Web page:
Thursday | November 4 | 7 to 9pm
For its third exhibition, City Center presents Hair Works, featuring the art of Jonathan Geiger and Jane Tuss. Using mixed media, the pair explores the contrasting qualities of hair as an intimate item of attraction and foreign item of aversion.
In the exhibition, the two artists contemplate the capability of wool and hair to both entice and repel a viewer. No matter the source, the material is recognizable and natural, allowing the viewer to connect and relate to it. When divorced from the body, hair is thought of as dirty and crude, repulsing the viewer. Geiger and Tuss bridge the divide to create artwork that marries both associations of the human product.
Furthermore, the artists address their own insights on the material through domestic and familial contexts pertaining to each artist's personal history. Through the framework of body and home (both universal experiences), Geiger and Tuss allow viewers to identify with the artwork and possibly connect with what one may view as abhorrent.
About the Artists
Artist Statement: Jonathan Geiger
My artwork is a study of intimate spaces where individuals seek refuge or refreshment from the world. An individual may find contentment in a quiet corner of their house, while another may relax in the anonymity of a crowded urban street. All intimate spaces interest me, but domestic spaces hold the most psychological relevance to my art. My artwork researches domestic spaces within the home, such as drawers, wardrobes, closets, chairs, and corners. Accumulation of objects or materials in these spaces is the primary focus of my artwork. My attraction to accumulation of objects is mimicked by my attraction to accumulation of materials in my art making process. I use paper, fabric, thread, yarn, soap, wool and hair to amass form. The formal element of accumulation can be attributed to my background in sculptural and fiber arts.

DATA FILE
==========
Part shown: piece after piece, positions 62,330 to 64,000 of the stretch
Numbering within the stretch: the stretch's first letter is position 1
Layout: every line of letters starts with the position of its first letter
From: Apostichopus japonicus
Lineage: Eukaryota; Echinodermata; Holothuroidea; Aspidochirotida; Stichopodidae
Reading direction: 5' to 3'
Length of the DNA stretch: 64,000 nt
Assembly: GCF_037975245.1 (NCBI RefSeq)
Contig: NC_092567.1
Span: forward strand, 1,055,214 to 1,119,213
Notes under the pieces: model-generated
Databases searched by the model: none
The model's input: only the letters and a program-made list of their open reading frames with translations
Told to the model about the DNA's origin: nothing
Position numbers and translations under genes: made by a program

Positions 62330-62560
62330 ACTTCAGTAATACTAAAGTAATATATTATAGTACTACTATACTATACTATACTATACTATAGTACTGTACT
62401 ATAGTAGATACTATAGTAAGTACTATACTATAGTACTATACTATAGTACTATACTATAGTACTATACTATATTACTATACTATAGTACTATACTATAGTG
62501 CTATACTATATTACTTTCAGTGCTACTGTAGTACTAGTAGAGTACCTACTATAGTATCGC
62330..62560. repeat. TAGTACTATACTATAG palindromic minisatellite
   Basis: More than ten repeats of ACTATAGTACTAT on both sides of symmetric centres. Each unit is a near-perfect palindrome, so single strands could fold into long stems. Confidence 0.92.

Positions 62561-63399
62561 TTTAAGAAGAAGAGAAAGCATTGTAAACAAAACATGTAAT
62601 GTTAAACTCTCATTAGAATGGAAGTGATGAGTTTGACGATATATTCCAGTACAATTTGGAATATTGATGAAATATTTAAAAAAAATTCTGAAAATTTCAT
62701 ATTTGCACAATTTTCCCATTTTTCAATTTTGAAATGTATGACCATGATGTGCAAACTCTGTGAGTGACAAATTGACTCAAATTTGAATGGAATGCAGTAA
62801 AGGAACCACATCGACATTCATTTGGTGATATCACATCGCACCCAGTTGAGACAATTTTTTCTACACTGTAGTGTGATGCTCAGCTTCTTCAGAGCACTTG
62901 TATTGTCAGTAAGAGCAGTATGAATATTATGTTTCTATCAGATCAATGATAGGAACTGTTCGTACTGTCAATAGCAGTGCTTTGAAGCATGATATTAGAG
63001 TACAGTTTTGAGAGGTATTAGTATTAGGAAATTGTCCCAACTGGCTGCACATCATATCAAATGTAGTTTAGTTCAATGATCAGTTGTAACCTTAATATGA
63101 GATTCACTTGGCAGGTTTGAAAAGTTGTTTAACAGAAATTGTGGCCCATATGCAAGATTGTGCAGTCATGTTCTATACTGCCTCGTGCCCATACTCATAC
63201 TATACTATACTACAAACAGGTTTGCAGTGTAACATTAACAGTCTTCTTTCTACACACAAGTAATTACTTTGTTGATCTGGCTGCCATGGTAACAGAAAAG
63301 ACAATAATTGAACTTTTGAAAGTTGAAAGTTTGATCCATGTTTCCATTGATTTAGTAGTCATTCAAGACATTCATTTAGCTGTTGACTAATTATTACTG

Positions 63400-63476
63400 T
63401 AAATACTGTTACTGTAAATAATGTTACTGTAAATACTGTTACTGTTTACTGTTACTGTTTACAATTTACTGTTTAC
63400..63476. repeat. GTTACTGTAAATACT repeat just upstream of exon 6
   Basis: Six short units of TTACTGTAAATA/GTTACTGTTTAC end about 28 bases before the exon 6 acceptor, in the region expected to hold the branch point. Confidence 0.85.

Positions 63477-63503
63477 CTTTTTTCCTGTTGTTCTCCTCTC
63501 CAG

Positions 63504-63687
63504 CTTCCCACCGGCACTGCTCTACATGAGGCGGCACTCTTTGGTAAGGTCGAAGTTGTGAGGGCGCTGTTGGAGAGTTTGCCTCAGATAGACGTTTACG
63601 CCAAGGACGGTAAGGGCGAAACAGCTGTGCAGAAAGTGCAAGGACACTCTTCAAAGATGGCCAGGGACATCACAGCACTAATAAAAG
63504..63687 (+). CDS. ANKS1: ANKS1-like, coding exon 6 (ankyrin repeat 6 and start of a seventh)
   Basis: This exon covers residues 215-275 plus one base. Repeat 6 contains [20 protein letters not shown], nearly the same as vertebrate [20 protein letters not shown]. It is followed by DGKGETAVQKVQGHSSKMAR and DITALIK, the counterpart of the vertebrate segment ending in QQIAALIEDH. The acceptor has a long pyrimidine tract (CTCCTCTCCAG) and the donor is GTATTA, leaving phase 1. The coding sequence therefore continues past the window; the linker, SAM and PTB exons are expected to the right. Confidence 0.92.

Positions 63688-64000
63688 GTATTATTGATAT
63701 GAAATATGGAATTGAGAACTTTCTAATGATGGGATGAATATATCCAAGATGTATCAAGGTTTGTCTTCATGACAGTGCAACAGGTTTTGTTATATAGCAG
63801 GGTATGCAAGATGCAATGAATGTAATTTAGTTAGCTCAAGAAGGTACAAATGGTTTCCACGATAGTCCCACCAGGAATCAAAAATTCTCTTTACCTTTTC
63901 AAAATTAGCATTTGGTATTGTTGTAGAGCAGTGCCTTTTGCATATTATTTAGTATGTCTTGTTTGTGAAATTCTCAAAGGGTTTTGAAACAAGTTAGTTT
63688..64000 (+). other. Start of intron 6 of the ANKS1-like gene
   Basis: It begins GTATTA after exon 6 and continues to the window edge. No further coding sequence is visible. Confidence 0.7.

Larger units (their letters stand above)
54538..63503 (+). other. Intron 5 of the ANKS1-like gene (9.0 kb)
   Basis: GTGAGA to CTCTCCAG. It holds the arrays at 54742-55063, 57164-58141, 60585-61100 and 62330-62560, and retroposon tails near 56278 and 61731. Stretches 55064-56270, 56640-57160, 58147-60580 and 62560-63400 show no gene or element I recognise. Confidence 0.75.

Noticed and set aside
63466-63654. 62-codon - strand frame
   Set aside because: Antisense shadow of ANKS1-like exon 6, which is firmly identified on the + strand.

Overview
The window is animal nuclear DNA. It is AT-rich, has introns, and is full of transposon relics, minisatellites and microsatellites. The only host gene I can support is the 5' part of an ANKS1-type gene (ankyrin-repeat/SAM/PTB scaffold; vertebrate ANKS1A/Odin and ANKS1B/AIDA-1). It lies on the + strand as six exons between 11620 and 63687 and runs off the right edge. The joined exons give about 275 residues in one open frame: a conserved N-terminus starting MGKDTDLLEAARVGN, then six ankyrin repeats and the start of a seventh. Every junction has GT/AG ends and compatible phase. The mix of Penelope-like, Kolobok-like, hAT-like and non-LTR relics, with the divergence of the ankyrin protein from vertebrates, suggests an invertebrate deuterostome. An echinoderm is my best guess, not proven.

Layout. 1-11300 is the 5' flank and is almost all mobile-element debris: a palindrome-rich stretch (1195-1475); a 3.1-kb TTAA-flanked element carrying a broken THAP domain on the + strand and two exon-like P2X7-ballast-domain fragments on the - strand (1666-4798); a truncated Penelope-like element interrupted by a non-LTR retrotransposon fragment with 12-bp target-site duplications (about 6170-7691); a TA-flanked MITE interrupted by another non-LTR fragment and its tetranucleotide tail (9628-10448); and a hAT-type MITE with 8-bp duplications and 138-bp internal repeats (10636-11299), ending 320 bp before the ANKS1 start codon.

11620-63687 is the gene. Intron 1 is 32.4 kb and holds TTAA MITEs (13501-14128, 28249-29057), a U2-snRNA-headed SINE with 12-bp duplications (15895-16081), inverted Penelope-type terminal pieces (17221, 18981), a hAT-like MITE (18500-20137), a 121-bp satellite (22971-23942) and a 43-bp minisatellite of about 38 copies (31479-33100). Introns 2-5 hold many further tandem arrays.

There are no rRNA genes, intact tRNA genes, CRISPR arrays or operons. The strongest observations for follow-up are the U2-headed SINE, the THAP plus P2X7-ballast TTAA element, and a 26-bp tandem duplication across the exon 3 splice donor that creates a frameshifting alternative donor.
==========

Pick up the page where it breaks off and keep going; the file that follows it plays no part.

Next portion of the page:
Artist Statement: Jane Tuss
My artwork and the processes I use address the strange and physical nature of my world. I have the simple desire to make things, to make objects. My background in fibers processes like weaving, sewing and felting are important influences on my object making.
In my art practice, playfulness with materials and devotion to process remain most important. I am drawn to combinations of material and form that are typically seen as ugly or unpleasant. When materials like wool, human hair, wax, paper, and rubber are manipulated in unconventional ways, mysterious and repulsive forms result. Limitless associations with skin, animals, excrement, growth and decay are created.
I am interested in physiology or the parts, activities, and processes of living organisms, especially humans. I address and affect my physiology in terms of metamorphoses, physical similarities with family, and exaggerations of specific body parts. Eyebrows, scars, orifices and skin, among other things, have influenced my understanding of myself as a physical being.